say, the frown was still upon his brow, while a peculiarly tight-looking
smile appeared upon his lips, which seemed to grow thinner and longer,
and as if a parenthesis mark appeared at each end to shut off the smile
as something illegal.

"I am glad you are mastering your work so well, Tom," he said softly.

"Mastering it, uncle!" said Tom, with an uneasy feeling of doubt raised
by his relative's look. "I - I'm afraid I am getting on very slowly."

"But you can find time to idle and hinder my clerk."

"He had only just come in, uncle, and - "

"That will do, sir," said the lawyer, with the smile now gone. "I've
told you more than once, sir, that you were a fool, and now I repeat it.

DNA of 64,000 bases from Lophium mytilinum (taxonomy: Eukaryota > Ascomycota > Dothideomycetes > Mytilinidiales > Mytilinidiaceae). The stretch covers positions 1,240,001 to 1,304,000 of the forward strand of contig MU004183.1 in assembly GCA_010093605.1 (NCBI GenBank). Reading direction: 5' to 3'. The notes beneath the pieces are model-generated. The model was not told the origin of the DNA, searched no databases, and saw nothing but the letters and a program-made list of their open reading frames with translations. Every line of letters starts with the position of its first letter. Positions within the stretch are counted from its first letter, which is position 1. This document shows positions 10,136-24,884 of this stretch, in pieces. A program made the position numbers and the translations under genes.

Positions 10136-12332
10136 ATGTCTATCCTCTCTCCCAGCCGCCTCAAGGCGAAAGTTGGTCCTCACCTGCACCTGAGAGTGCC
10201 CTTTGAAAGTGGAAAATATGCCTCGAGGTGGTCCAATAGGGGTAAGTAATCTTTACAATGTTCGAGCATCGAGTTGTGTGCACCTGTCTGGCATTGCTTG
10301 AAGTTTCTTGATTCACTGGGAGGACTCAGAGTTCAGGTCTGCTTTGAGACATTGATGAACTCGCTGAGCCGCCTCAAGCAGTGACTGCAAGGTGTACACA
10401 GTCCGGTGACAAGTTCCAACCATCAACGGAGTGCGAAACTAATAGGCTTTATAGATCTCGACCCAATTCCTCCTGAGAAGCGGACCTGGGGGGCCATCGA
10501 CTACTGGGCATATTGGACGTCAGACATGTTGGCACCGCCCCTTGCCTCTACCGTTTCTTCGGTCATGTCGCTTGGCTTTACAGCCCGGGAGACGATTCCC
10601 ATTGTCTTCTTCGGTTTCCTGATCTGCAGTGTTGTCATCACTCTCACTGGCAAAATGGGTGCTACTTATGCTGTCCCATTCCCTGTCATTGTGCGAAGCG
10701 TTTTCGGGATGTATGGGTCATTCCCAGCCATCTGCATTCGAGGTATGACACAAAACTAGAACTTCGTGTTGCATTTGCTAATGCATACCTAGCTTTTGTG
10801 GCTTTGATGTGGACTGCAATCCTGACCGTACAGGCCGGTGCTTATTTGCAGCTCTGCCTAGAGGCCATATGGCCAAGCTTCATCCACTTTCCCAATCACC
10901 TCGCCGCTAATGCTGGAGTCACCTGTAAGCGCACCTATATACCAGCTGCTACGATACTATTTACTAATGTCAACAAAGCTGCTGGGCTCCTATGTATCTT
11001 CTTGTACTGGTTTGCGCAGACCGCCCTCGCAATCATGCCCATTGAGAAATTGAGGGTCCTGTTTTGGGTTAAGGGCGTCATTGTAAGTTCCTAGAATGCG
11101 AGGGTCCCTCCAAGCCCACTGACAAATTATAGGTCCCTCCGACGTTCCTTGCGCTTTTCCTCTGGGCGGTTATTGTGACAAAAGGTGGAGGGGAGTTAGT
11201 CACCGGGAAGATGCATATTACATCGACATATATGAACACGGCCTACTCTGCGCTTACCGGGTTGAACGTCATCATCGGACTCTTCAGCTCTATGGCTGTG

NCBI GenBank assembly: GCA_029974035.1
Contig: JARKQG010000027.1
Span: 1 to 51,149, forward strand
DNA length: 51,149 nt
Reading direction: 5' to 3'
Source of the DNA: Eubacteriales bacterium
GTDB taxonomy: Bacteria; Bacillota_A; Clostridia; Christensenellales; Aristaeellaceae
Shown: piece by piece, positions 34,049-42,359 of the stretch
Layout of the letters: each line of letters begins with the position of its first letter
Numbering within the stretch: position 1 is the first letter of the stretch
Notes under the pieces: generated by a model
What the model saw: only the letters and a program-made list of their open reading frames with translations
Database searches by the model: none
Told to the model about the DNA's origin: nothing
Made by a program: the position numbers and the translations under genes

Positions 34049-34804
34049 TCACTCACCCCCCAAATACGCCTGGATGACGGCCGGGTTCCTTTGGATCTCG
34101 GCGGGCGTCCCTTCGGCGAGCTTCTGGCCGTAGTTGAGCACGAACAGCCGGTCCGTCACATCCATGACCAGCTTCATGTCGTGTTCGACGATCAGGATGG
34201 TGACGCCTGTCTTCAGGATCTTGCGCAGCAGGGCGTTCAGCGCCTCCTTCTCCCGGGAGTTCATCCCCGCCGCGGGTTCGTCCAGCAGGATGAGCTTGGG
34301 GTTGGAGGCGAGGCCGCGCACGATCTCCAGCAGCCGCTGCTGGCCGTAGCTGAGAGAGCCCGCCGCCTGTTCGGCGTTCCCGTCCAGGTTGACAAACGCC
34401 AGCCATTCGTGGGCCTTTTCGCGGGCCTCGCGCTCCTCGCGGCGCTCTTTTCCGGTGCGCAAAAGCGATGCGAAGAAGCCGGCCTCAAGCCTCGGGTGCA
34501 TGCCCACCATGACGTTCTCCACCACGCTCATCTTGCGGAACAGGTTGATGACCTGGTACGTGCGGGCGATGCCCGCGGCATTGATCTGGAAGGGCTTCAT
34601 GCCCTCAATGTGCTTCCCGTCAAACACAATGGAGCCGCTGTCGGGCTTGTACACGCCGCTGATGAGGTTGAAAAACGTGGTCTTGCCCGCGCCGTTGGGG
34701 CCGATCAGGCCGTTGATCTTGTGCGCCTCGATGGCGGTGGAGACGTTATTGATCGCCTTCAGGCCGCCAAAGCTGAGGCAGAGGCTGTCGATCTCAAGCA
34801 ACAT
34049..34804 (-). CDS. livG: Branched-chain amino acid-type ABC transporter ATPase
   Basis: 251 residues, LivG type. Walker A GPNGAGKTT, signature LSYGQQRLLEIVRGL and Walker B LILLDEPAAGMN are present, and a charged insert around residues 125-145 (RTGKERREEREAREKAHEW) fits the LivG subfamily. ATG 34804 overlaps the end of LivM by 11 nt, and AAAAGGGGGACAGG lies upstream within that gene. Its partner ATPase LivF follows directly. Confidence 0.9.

You'll never make a lawyer. Your thick, dense brain has only one
thought in it, and that is how you can idle and shirk the duty that I
for your mother's sake have placed in your way. What do you expect,
sir? - that I am going to let you loaf about my office, infecting those
about you, and trying to teach your cousin your lazy ways? I don't know
what I could have been thinking about to take charge of such a great
idle, careless fellow."

"Not careless, uncle," pleaded the lad. "I do try, but it is so hard."

"Silence, sir! Try! - not you. I meant to do my duty by you, and in due
time to impoverish myself by paying for your articles - nearly a hundred
pounds, sir. But don't expect it. I'm not going to waste my
hard-earned savings upon a worthless, idle fellow. Lawyer! Pish!
You're about fit for a shoeblack, sir, or a carter. You'll grow into as
great an idiot as your father was before you. What my poor sister could
have seen in him I don't - "



The loudly-closed door of the private office cut short Mr James